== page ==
Availability of Diesel

You can pretty much buy diesel at any gas station in the US and Canada, right?  I mean, all those trucks have to fill up, so they must sell it everywhere.  No, not really.  The next time you drive down the highway, take a look at the “gas this exit” signs.  At the bottom of some, you will see “diesel available” or similar.  On other signs…not so much. This means that even with the very good (for a van) fuel economy, you still have to pay attention to make sure you can find diesel when you need it.

Of course, truck stops will always have diesel fuel but in some parts of the country, they are far apart.  Remember, the big rigs can carry 250 gallons of diesel and your Sprinter only holds 21.  Even with their poorer fuel economy, the truck drivers don’t need to worry about fuel until they stop for the night.

True Story (as my kids say): On I-75, through Kentucky, I noticed I was down to a couple bars on the fuel gauge (there was no distance-to-empty gage on this model).  I made plans to refuel at the first exit I came to.  First exit; two stations, no diesel.  Second exit; one station, no diesel.  Third exit; closed for construction.   Fourth exit; a promise of a truck stop…it was there, but I drove by it twice because I thought it was actually an abandoned mine.  Ken-Tucky looks different than what I’m used to.  When I filled up, it took 20.7 gallons on a 21 gallon tank.  Oh, and about those big rig fuel tanks.  Try to avoid filling up at truck stops because it can take 30 min for them to top off and you don’t want to be waiting behind one.  I’m pretty sure the driver in front of me went in and showered while he was filling up.

The Price of Diesel

If you do the math, the added cost of diesel is offset by the improved fuel economy and the lifespan of the diesel.  So, it’s not really the higher cost of diesel that’s the problem.  It’s more that diesel prices vary wildly.  Here’s an example.  In the Michigan town I left from, diesel is $3.40 down the street, a mile from I-75.  At the station right off the highway, it’s $3.90, a $.50 difference.  For comparison, there was only a 25 cent per gallon difference in 87 octane unleaded.  Five miles up the highway, diesel was selling for $4.09.  So, plan accordingly.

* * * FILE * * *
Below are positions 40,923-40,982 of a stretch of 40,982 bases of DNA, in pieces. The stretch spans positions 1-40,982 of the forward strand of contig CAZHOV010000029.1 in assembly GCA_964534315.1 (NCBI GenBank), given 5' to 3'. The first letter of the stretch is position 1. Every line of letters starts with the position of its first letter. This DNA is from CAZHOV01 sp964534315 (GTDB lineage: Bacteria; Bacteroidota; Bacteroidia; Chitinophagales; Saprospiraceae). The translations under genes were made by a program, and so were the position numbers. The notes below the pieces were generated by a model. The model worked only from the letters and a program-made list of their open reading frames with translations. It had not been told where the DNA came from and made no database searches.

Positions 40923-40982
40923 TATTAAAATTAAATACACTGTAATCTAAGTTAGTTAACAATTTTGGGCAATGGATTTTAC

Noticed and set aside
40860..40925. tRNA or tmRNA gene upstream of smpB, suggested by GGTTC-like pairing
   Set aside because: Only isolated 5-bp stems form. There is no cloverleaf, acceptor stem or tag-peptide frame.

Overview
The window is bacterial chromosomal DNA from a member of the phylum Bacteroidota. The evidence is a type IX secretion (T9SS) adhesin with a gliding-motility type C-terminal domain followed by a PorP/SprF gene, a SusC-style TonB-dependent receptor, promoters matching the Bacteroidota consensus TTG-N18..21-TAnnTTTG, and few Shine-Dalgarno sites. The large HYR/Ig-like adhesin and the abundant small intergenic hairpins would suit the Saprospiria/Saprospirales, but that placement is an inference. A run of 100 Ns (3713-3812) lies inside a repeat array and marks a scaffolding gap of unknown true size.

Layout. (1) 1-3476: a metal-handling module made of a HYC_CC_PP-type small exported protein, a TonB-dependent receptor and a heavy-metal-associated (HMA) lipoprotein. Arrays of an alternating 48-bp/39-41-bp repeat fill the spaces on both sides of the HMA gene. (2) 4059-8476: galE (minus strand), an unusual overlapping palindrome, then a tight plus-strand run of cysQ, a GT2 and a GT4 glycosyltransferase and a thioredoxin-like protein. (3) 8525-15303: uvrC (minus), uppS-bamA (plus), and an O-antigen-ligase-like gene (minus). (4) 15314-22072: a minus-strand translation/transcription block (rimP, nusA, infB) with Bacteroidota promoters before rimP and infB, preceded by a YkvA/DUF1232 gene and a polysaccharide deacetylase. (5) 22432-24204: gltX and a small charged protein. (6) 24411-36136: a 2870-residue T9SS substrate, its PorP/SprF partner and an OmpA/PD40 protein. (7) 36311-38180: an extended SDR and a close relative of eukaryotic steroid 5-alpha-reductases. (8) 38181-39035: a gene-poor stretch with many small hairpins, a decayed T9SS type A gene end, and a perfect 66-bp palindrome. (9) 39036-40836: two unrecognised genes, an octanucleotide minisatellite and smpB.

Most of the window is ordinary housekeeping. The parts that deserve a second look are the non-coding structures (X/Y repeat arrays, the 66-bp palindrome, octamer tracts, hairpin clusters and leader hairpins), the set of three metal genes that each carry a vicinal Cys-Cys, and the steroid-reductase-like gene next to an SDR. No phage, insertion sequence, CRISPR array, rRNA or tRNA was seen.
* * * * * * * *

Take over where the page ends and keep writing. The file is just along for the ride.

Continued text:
Small Tank

I have this complaint about every vehicle, but it’s especially relevant here.  Most vehicle manufacturers plan the fuel tank size to allow the vehicle a range between 350-450 miles.  So, if the vehicle gets 20 mpg, the tank is 20 gallons.  So far, so good.  Now let’s say we build a Hybrid or Diesel version of the same vehicle that gets 40 MPG.  That gives us an 800 mile range, right?  Nope.  They make the tank 10 gallons because hey, you don’t NEED as much gas, it’s a Hybrid!  Nobody ever thinks how awesome it would be to leave the tank the same size or even better, make it bigger.  I mean, they have the SPACE.  On the Sprinter the tank is 21 gallons, which I’m sure the engineer reasoned was adequate for standard vehicle range.  But there is a LOT of room under this van.  It would have been cool to have 42 gallons and a 1000 mile range, especially in what is supposed to be a commercial delivery vehicle.  I guess most people won’t care, but they missed the opportunity to add a feature that would make this van stand out.

Oil Changes

When I returned from the last trip I needed to change the oil in the Sprinter.  I couldn’t get in at the Mercedes dealership (company vehicle, so “done right” is more important than “cheap”) so I went to Belle Tire, a chain of shops that generally has the special filter that this van uses.  The bill was $171…for an oil change.  They didn’t even vacuum the cab or wash it, they just changed the oil and filter.